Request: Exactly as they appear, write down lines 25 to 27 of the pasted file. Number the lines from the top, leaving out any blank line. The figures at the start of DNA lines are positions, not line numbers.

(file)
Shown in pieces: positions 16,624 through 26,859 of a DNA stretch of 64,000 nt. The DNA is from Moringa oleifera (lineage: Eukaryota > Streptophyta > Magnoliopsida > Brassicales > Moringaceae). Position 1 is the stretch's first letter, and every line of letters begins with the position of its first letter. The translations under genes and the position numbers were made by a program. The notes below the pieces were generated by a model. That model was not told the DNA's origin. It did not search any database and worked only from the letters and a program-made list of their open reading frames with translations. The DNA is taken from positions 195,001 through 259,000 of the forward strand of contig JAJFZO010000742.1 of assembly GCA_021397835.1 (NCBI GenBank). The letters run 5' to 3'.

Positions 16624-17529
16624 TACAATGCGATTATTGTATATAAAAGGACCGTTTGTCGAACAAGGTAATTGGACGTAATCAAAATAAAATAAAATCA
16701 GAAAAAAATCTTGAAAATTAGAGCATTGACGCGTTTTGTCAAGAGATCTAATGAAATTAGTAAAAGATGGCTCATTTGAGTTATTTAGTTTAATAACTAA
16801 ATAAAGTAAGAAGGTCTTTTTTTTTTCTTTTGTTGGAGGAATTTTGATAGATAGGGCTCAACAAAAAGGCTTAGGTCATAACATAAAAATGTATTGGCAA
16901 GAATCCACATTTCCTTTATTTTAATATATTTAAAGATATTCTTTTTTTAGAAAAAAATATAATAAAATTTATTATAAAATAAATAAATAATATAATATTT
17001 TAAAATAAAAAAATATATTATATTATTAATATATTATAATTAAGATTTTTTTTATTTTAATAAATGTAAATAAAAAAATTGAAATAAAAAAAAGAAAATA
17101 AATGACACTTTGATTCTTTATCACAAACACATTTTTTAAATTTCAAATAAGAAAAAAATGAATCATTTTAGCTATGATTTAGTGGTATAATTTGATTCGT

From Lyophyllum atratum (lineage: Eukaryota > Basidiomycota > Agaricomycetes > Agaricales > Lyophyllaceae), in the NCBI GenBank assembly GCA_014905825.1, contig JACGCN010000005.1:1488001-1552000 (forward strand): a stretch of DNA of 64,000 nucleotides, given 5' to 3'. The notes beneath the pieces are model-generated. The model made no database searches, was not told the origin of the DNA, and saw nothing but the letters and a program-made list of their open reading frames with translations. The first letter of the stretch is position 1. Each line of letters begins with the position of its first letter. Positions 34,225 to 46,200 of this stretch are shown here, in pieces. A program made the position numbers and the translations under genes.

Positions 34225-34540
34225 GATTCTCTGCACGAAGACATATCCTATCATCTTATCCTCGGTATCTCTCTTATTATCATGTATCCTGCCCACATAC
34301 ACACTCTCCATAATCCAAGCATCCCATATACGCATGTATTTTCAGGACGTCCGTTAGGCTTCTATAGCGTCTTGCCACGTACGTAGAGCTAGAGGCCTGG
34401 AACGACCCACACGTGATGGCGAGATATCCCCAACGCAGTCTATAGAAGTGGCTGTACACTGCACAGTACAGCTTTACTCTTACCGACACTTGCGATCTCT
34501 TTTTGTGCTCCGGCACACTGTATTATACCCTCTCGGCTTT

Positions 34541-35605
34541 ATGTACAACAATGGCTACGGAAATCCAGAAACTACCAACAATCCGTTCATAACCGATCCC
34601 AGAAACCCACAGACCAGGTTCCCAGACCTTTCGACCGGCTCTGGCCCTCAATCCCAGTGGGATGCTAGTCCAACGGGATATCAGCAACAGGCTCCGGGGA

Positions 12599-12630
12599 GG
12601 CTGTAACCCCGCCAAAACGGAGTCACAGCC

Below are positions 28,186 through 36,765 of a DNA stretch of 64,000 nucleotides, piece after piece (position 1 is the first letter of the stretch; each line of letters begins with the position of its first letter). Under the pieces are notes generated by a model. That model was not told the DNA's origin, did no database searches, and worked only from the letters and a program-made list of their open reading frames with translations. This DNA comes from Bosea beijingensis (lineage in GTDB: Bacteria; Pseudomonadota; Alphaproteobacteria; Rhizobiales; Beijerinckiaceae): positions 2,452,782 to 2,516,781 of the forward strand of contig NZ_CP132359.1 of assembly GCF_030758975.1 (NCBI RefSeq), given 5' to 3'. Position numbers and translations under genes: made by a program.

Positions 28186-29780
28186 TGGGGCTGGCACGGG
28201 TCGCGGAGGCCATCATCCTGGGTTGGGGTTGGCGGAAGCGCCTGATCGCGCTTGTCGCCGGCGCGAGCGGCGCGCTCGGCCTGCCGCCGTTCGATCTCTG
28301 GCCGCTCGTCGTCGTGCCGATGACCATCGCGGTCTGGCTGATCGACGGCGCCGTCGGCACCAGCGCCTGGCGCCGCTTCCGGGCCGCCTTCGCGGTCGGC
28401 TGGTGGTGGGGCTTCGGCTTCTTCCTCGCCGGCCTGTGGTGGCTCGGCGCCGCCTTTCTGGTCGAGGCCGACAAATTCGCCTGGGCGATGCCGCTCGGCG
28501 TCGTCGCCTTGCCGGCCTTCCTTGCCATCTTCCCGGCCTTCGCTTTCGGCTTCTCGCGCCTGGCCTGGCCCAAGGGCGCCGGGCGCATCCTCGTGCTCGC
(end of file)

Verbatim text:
28301 GCCGCTCGTCGTCGTGCCGATGACCATCGCGGTCTGGCTGATCGACGGCGCCGTCGGCACCAGCGCCTGGCGCCGCTTCCGGGCCGCCTTCGCGGTCGGC
28401 TGGTGGTGGGGCTTCGGCTTCTTCCTCGCCGGCCTGTGGTGGCTCGGCGCCGCCTTTCTGGTCGAGGCCGACAAATTCGCCTGGGCGATGCCGCTCGGCG
28501 TCGTCGCCTTGCCGGCCTTCCTTGCCATCTTCCCGGCCTTCGCTTTCGGCTTCTCGCGCCTGGCCTGGCCCAAGGGCGCCGGGCGCATCCTCGTGCTCGC